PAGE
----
Euler algorithm for the computation of the evolution of planetary rings


I am currently working on a program to compute the evolution of planetary rings over large time scale. For the moment I’m trying to replicate the results of an algorithm described p6 of this article :

While the article is using a Runge-Kutta method I choose to use an explicit Euler method.
The problems I encounter are :

  • the evolution is too slow
  • As the time increases, my Gaussian function shifts on the left while its center should not move.

Here is the code :

import numpy as np
import matplotlib.pyplot as plt

G = 6.67430e-11   #gravitational constant 
Ms = 5.6834e26    #Saturn's mass in kg
Mm = 3.84e19       #Mima's mass en kg

rhoP = 900.0                      #particle density
rp = 1.0                              #particle radius in m
mp = rhoP*4/3*np.pi*rp**3 #particle mass in kg
nu = 0.1                             #constant viscosity in  m2.s-1
dispR = np.sqrt(G*mp/rp)  #radial dispertion en m.s-1

Rmin, Rmax = 60e6, 140e6    
dr = 100e3                                                                     #element size in m
Rmid = np.arange(Rmin, Rmax+dr, dr)                         #position of elements mid points
RInf = np.arange(Rmin-dr/2, Rmax, dr)                 #position of elements lower limit
RSup = np.arange(Rmin+dr/2, Rmax+1+dr/2, dr) #position of elements upper limit
Nr = int((Rmax-Rmin)/dr)          #number of elements for the finite element method 

Tmin, Tmax = 0, 1e5*365.25*24*3600 
dt = 0.5*(dr**2)                                 #time step
T = np.arange(Tmin, Tmax, dt)
Nt = int((Tmax-Tmin)/dt)                  #number of time steps
#omega = np.sqrt(G*Ms/(R**3))      #orbital frequency in Hz

#Initial state
def repartSigma(centre, width): 
    return 6*np.exp(-(Rdemi-centre)**2 / (2*(largeur**2)))
def f(nu, sigma) : 
	return nu*sigma*np.sqrt(Rdemi)

def calcDerivF(nu, sigma) : 
	fct = f(nu, sigma)
	derivF = np.zeros_like(Rdemi)
	for i in range (Nr) : 
		derivF[i] = (fct[i+1]-fct[i])/(dr)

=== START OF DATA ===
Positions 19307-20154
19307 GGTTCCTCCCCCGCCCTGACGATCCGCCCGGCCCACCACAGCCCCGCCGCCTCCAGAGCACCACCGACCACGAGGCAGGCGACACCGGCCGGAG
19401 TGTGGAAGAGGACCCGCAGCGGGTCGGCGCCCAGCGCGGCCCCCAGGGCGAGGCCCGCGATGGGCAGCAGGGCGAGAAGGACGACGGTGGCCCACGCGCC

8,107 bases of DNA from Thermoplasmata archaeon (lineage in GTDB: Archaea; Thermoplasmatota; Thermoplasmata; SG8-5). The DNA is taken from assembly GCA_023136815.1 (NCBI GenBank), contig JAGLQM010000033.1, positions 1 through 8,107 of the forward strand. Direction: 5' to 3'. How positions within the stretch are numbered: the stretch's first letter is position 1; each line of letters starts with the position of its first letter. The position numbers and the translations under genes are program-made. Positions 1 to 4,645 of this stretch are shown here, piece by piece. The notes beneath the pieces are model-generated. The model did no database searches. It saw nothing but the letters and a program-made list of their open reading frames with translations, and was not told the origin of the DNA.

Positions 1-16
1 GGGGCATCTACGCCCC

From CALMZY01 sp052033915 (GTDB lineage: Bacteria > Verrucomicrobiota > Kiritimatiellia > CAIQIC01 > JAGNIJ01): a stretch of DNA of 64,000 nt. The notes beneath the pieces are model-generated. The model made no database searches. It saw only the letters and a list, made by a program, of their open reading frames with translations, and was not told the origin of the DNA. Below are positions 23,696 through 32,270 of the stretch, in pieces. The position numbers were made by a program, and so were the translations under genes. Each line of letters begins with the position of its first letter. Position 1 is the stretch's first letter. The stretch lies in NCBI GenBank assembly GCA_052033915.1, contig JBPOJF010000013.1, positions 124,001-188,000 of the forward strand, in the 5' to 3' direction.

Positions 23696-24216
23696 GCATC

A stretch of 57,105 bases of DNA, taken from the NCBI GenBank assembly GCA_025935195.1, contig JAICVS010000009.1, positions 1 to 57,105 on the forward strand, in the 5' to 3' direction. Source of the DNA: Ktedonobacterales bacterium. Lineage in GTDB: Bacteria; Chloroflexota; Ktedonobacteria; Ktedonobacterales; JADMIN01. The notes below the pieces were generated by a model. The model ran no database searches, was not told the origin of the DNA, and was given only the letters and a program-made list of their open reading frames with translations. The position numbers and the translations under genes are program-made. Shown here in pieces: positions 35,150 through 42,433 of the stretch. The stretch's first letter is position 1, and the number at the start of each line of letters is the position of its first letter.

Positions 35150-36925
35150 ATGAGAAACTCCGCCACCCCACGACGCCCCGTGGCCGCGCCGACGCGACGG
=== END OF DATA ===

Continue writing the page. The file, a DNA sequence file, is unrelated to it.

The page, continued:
return derivF

def calcFlux(R, nu, sigma) :
	derivF = calcDerivF(nu, sigma)
	flux = 6*np.pi*np.sqrt(R)*derivF
	return flux

def calcDerivSigma(nu, sigma):
	fluxInf = calcFlux(RInf, nu, sigma)
	fluxSup = calcFlux(RSup, nu, sigma)
	fluxInf[0] = fluxSup[0]
	fluxSup[-1] = fluxInf[-1]
	deriveeSigma = (fluxSup - fluxInf)/(2*np.pi*Rmid*dr)
	return derivSigma

def euler(nu, centre, witdh) :
	sigma = repartSigma(centre, width)
	for i in range (Nt) :
		derivSigma = calcDerivSigma(nu, sigma)
		sigma += derivSigma*dt
		print (i/Nt)    #progress check
	return sigma

def calcMass(R, sigma) : 
	mass = 0
	for i in range (Nr) : 
		mass += sigma[i]*2*np.pi*R[i]*dr
	return masse

sigmaIni = repartSigma(110e6, 3e5)
sigmaFin= euler(0.1, 110e6, 3e5)

plt.plot(Rdemi, sigmaIni, "r", label='0 years')
plt.plot(Rdemi, sigmaFin, "b", label=f'{Tmax/(365.25*24*3600)} ')
plt.title(f'{Tmax/(365.25*24*3600)} years')
plt.xlabel('Distance à Saturn (100000 km)')
plt.ylabel(r'$\Sigma$  (${10}^{4}kg.m^{-2}$)')
plt.xlim(100e6, 120e6)
plt.ylim(0, 8)

You seem to be asking a question that need mathamatics knowledge rather then python knowledge to help you?

Can you frame your problem as a python question?

Is there some place where Rdemi, largeur get defined?

Yes, this is what happens if you use “explicit Euler”. It isn’t stable. I would imagine that is part of why the article uses Runge-Kutta. You could use a variation, called “implicit Euler”, which should avoid this effect.